Business Day (South Africa) 11 July 2000

Durban -- AIDS dissident and a member of President Thabo Mbeki's AIDS advisorypanel, Professor Charles Geshekter, is expected to address journalists at the 13th International Aids Conference on Tuesday.

Geshekter and other AIDS dissidents are expected to address journalists on one of the most controversial AIDS statements to have come out of SA, namely that poverty causes AIDS.

President Thabo Mbeki's support of this view reverberated across the world, and he was widely condemned for his position to the point that he was accused of genocide.

Geshekter will be joined by Christine Maggiore, an HIV-positive mother who refused to take treatment. She is adamant that this saved her life.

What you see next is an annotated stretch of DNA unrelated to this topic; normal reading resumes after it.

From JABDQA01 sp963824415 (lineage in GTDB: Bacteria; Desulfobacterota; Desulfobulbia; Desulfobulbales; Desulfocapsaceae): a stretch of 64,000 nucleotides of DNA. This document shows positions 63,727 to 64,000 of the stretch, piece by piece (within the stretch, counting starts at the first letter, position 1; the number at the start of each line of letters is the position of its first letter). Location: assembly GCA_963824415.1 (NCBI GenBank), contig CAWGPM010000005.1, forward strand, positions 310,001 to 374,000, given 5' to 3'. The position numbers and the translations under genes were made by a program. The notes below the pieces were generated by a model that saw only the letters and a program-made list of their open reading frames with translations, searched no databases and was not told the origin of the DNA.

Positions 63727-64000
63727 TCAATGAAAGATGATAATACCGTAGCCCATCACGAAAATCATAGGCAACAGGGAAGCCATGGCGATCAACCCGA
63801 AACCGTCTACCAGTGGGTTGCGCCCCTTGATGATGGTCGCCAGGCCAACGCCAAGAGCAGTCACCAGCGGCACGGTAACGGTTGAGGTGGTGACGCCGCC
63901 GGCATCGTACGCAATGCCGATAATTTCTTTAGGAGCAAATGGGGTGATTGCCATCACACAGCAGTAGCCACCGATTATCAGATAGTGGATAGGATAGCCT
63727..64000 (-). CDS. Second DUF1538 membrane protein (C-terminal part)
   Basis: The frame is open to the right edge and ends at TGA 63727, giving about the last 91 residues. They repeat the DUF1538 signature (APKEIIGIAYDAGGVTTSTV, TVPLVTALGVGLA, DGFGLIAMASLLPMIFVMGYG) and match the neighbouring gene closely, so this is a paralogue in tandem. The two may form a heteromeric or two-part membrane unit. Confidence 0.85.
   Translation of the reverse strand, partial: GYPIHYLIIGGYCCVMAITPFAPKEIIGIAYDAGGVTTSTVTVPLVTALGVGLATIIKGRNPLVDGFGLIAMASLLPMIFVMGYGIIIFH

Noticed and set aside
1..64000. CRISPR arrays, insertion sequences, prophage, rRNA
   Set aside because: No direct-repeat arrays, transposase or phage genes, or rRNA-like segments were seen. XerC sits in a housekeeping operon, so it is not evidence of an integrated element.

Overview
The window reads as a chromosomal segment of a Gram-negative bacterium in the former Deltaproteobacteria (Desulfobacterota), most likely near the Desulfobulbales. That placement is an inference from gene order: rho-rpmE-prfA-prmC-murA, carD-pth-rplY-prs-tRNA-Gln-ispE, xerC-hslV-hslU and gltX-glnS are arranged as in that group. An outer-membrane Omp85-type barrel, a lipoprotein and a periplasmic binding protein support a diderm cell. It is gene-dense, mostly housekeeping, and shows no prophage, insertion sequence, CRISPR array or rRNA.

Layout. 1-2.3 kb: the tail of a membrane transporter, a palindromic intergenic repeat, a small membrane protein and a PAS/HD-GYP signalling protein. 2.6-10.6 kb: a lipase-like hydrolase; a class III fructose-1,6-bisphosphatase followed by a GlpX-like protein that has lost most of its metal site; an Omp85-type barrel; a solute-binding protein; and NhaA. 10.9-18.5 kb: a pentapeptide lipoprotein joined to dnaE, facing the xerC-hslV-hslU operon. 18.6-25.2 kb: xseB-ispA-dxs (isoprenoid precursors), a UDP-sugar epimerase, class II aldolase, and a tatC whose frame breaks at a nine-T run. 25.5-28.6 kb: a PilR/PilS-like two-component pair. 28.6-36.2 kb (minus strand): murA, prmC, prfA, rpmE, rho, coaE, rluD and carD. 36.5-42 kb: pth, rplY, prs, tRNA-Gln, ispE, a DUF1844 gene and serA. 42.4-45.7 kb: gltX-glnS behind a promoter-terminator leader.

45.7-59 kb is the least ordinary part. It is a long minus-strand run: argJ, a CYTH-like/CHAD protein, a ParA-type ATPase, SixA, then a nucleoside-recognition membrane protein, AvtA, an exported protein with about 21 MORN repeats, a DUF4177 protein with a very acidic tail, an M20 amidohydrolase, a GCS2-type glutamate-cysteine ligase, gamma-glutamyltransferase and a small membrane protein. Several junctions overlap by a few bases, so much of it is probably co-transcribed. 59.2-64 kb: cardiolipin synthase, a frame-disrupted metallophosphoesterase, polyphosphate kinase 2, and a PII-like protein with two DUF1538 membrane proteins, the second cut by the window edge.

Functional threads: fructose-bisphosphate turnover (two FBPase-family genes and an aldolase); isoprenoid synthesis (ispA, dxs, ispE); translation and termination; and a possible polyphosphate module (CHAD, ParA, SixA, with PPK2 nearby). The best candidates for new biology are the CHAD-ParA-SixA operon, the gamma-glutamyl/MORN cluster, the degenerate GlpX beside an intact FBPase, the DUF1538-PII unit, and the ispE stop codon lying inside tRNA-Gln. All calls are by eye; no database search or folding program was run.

Another speaker, Lynn Gannett, is a data manager for the controversial anti-retroviral AZT Phase III trials.

She said that she witnessed gross irregularities in the tests. The group also maintains that AZT is one of the problems, not the solution.

Mbeki's government faced criticism over its decision not to give AZT to pregnant women dependent on the public health system before its effects were known.

About 5 000 HIV-positive babies are born in SA each month, a tragedy many feel can be averted by making AZT available to these women and by giving them a choice on whether or not to use the drug.

The debate will take place amid testimony by eminent researchers who are presenting findings at the conference over the positive results achieved with anti-retrovirals.